Satellite photos show North Korea may be building a new submarine capable of launching nuclear ballistic missiles
- Report on Wednesday analyzes news imagery of the Sinpo South Shipyard
- Satellite photos show activity indicating construction of ballistic missile sub
- Analysts caution that it would likely be a year before the sub is operational
Satellite images indicate that North Korea may be constructing a new ballistic missile submarine, according to a new report.
Images of the Sinpo South Shipyard suggest circumstantial evidence of the construction of a new ballistic missile submarine, according to the report on Wednesday from the Center for Strategic and International Studies (CSIS).
The evidence supports claims last month in North Korean state media, which said that North Korean leader Kim Jong Un had inspected a newly built submarine at an undisclosed location.
North Korea is thought to have one Sinpo-class submarine in operation, which launched what is believed to be a KN-11 ballistic missile into the Sea of Japan in 2016.
New satellite images show 15 new cranes at the Sinpo South Shipyard in North Korea
View of the construction halls at Sinpo South Shipyard shows indications of a new sub
Last month, North Korean state media released this image of Kim Jong Un, saying that he ‘inspected a newly built submarine’ at an undisclosed shipyard
However, the Sinpo-class sub only has one missile launch tube, and experts have speculated that the country would attempt to build a sub with multiple launch tubes.
‘The construction and commissioning of a true SSB (ballistic missile submarine) capability would represent a significant advancement of the North Korean ballistic missile and nuclear threat and complicate defense planning in the region, given the difficulties of tracking and/or pre-emptively targeting such capabilities,’ the analysts said in the new report.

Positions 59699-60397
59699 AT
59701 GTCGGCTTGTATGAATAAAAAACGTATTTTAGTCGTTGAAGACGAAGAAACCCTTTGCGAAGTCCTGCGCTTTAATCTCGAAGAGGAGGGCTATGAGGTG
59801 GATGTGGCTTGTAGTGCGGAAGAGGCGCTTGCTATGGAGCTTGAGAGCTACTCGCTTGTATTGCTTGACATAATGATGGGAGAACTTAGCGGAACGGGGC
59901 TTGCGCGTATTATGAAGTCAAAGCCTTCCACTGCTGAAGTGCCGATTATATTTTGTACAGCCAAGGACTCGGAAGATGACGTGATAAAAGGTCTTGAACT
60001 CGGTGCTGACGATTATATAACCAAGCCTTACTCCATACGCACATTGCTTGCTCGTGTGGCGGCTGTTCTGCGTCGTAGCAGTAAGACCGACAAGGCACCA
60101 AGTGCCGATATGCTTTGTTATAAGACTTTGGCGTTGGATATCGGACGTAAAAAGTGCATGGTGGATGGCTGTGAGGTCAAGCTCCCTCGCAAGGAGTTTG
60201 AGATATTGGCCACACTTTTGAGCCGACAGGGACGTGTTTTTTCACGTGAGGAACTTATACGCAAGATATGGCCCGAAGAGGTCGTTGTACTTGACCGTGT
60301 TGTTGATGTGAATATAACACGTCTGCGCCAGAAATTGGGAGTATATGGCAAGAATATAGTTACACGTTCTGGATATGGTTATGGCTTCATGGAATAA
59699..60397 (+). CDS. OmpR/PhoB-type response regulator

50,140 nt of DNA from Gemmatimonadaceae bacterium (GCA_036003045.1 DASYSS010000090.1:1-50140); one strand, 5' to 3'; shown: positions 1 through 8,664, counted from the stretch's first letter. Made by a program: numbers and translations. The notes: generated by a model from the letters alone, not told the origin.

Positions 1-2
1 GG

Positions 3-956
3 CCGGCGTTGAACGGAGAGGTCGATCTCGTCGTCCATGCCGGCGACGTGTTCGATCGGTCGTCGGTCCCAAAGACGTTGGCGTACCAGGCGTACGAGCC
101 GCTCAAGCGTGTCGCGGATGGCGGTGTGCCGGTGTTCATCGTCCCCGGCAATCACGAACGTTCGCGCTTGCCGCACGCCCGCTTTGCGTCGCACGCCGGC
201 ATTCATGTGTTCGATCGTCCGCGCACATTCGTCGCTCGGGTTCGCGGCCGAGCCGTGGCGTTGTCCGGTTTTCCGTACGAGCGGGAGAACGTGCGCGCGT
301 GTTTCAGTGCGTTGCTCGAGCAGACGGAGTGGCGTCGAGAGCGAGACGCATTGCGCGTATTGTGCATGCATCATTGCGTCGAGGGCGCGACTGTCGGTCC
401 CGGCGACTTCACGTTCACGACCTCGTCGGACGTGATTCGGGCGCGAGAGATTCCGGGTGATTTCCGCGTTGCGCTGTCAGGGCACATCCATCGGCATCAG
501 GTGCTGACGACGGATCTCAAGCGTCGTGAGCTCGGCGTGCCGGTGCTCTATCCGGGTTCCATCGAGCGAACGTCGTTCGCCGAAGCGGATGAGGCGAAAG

Authors Joseph Bermudez and Victor Cha write that support vessels and a crane in the satellite imagery suggest preparations for a submarine launched ballistic missile test.
However, they caution that it would likely take a year or more of trials and shakedown cruises to make the new sub truly operational, even if a launch trial were imminent.
The photo released on July 23 shows Kim touring a shipyard near the alleged new sub
An image of the support area shows a level of activity that is typical of what has been observed here in the past
An overview of the shipyard facility from Monday shows the latest activity
Sinpo South Shipyard is one of the few North Korea shipyards capable of building submarines.
The report that 15 new cranes have been installed along the dock at the shipyard.
North Korea has threatened to resume long-range missile and nuclear tests if the U.S. does not scrap annual joint war games with South Korea, which began earlier this month.
The regime has responded with a series of short range missile tests, ratcheting up the pressure with Washington.
In Saturday’s latest launch, North Korea said that Kim Jong Un supervised the test-firing of a ‘newly developed super-large multiple rocket launcher.’
It appeared to be another demonstration of the North’s expanding weapons arsenal apparently aimed at increasing its leverage ahead of a possible resumption of nuclear talks with the United States.